If the former employee contributed to the Thrift Savings Plan (TSP), then the former employee could have kept the TSP account and start withdrawing from it starting at age 59.5. This is if the former employee left federal service before age 55; if the former employee left federal service at age 55 or older, then he or she could have started withdrawing his or her TSP account immediately and not be subject to a 10 percent early withdrawal penalty.
Employee responsibility for receiving a deferred annuity
A deferred CSRS employee must file Form SF 1496 (Application for Deferred Retirement)downloadable at www.opm.gov/forms, about two months before reaching age 62. Note that if Form SF 1496 is not filed by the departed employee, then OPM’s Retirement Office (the form is mailed to OPM at the address on Form SF 1496) will not process the departed employee’s application. That means that no CSRS annuity will be computed by OPM’s Retirement Office. Also, no matter which age and how many years of CSRS the former employee had at the time of leaving federal service, a deferred annuity cannot start until the month after the former employee’s 62nd birthday.
Agency responsibility for a departing employee and OPM’s calculation of deferred annuity
When a CSRS employee who is not entitled to an immediate annuity separates from federal service, the employee’s agency must:
- Close out the employee’s SF 2806 (Individual Retirement Record) and forward it to OPM
- Complete SF 2810 (Notice of Change in Health Benefits Enrollment) and SF 2821 (Agency Certificationof Insurance Status).This is done to permanently terminate federal health benefits enrollment and life insurance coverage.
- If applicable, accommodate the departing employee’s request to have a refund of previously made CSRS contributions by having the departing employee fill out Form SF 2802 (Application for Refund of Retirement Contributions). The agency must notify the departing employee that if there is a refund of CSRS contributions, then the departing employee is not eligible for a deferred retirement and will not receive a deferred annuity starting at age 62.
In calculating the deferred annuity, OPM uses the following information: (1) the former employee’s years/months of federal service at the time of the employee’s departure from federal service; and (2) the former employee’s high-three average salary at the time of separation. Note that in the years between the date of separation and age 62, the high-three average salary is not adjusted by any intervening government-wide pay increases.
Those former CSRS employees who had prior military service before becoming a CSRS employee and needed to make a deposit for that military service in order to receive credit for the computation of their CSRS annuity must have done so before leaving federal service. Military service is also not used to meet the five-year minimum civilian service requirement as discussed above.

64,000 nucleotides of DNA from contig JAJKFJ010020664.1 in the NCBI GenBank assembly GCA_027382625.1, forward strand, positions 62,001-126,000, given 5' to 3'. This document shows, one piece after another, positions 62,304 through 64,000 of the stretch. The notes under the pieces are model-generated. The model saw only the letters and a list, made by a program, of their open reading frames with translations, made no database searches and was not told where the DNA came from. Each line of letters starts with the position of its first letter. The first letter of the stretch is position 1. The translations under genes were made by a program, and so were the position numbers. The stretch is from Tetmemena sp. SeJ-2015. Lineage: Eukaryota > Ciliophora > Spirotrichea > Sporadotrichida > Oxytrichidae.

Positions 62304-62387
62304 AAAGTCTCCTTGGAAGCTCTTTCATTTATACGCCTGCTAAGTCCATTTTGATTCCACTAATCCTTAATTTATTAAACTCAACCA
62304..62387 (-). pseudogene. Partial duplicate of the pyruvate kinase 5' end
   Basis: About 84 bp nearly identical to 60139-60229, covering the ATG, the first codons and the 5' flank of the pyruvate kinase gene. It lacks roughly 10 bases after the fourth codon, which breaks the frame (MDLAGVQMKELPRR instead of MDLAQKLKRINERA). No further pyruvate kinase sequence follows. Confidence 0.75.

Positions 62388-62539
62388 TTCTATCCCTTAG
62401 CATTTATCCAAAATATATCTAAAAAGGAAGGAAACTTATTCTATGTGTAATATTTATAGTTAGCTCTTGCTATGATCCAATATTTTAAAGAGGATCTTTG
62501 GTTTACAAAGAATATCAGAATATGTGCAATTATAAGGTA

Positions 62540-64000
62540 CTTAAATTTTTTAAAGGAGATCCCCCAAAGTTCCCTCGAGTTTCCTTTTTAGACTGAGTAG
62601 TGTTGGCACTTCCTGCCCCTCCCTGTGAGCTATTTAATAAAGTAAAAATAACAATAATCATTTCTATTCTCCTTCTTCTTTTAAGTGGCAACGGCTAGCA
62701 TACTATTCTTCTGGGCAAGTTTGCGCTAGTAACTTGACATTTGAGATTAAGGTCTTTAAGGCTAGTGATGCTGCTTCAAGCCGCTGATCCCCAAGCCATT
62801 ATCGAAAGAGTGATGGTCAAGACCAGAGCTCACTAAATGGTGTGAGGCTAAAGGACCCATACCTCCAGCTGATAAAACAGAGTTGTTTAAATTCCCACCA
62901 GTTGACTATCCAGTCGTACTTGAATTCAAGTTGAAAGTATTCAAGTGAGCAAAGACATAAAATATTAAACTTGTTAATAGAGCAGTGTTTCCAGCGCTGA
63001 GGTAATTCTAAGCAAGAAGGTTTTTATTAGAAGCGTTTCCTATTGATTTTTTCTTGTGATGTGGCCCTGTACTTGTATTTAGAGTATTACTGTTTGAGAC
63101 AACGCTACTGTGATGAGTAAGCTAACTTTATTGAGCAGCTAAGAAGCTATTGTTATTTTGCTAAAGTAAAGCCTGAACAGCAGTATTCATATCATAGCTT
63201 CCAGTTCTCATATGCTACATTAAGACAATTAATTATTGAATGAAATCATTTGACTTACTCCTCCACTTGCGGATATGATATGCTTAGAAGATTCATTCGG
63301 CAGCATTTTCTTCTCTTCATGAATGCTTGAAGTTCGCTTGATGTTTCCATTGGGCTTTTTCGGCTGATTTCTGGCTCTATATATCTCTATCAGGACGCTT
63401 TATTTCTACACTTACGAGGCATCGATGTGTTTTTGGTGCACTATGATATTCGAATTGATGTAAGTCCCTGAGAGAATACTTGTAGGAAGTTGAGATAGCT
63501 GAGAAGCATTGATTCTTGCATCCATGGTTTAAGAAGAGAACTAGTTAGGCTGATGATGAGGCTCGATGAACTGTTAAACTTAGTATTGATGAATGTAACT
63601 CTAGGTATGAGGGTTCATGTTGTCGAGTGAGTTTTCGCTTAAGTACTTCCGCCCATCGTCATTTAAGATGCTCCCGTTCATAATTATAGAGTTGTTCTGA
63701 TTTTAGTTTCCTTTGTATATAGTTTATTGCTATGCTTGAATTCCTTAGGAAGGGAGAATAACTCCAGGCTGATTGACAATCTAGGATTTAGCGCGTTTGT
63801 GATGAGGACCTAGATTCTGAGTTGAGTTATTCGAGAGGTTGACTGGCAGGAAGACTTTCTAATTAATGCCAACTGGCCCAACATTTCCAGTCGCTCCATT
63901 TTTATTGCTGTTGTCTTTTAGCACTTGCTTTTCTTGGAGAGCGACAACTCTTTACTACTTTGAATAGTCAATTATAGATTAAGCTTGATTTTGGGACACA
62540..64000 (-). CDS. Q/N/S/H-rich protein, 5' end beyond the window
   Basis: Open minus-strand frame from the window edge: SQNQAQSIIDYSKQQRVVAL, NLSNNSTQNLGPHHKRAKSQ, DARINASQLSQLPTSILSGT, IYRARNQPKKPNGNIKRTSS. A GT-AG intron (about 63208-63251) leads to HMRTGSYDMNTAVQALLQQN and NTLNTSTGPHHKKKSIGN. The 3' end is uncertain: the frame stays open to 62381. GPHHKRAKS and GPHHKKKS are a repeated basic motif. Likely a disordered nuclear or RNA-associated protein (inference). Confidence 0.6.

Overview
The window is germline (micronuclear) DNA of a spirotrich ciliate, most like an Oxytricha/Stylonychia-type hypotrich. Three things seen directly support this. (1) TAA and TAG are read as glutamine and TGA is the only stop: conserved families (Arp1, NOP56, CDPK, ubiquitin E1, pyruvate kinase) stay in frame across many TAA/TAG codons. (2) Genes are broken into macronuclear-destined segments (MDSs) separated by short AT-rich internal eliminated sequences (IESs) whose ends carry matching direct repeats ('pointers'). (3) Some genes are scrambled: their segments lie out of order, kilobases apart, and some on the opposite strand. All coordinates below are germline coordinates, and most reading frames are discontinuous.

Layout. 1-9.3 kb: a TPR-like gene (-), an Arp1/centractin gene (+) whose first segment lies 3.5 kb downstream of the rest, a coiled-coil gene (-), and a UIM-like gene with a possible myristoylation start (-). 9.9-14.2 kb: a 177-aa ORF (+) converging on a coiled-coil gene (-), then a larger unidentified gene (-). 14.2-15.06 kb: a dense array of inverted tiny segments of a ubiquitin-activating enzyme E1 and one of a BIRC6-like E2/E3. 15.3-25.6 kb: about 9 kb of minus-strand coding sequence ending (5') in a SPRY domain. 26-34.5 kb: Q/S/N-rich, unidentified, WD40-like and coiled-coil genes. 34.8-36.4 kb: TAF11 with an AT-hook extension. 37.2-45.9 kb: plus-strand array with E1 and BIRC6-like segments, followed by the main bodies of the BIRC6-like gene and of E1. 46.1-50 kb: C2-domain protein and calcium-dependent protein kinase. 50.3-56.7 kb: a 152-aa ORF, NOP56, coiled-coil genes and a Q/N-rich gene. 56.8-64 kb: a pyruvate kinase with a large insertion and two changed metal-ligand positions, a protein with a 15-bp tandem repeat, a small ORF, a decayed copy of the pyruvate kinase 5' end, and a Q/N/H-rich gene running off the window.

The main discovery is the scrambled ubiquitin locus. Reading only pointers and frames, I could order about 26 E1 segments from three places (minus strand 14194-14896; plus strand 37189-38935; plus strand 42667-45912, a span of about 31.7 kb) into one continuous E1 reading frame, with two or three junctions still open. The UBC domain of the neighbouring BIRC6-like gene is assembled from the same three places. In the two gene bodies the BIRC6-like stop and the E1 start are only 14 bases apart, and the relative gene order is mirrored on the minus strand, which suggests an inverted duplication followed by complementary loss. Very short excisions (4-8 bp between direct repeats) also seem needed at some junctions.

The following example illustrates the computation of a deferred CSRS annuity:
Joan, age 60, had 10 years of CSRS service from 1981 through 1991. When she left federal service in 1991, Joan did not withdraw her CSRS contributions. At the time of her separation from federal service, Joan’s high-three average salary was $60,000. Joan’s starting CSRS annuity at age 62 will be:
1.5 percent per year times five-years* times $60,000 = $4,500
+ 1.75 percent per year times five-years** times $60,000 = + $5,250
Starting Annuity $9,750
CSRS annuity formula
* 1.5 percent per year of service (years 1-5) times high-three average salary
** 1.75 percent per year of service (years 6-10) times high-three average salary
2.00 percent per year of service (10 or more years) times high-three average salary
No CSRS survivor annuity is payable to a former employee’s spouse, former spouse or children if the former employee has title to a deferred annuity but dies before attaining age 62. The same is true if the former employee attains age 62 but dies before filling out and submitting an application for a deferred retirement. The only benefit payable in either case would be a lump-sum payment of the former employee’s retirement contributions. The former employee can elect to give a CSRS survivor annuity (to a current spouse, a divorced former spouse in case of a court order, or to an insurable interest) when filling out the application for a deferred retirement.
Former CSRS employees who are eligible for a deferred retirement are highly encouraged to make sure their beneficiary forms are filled out and up-to-date. These beneficiary forms are: (1) SF 2808 (Designation of Beneficiary of CSRS Contributions)and (2) TSP-3 (TSP Beneficiary Form).
*The profiles are hypothetical and are not intended as investment advice. Please consult with your financial advisor if you have questions about these examples and how they relate to your own financial situation.
Edward A. Zurndorfer is a Certified Financial Planner, Chartered Life Underwriter, Chartered Financial Consultant, Chartered Federal Employee Benefits Consultant, Certified Employees Benefits Specialist and IRS Enrolled Agent in Silver Spring, MD. Tax planning, Federal employee benefits, retirement and insurance consulting services offered through EZ Accounting and Financial Services, and EZ Federal Benefits Seminars, located at 833 Bromley Street – Suite A, Silver Spring, MD 20902-3019 and telephone number 301-681-1652. Raymond James is not affiliated with and does not endorse the opinions or services of Edward A. Zurndorfer or EZ Accounting and Financial Services. The information has been obtained from sources considered to be reliable, but we do not guarantee that the foregoing material is accurate or complete. While the employees of Serving Those Who Serve are familiar with the tax provisions of the issues presented herein, as Financial Advisors of RJFS, we are not qualified to render advice on tax or legal matters. You should discuss tax or legal matters with the appropriate professional.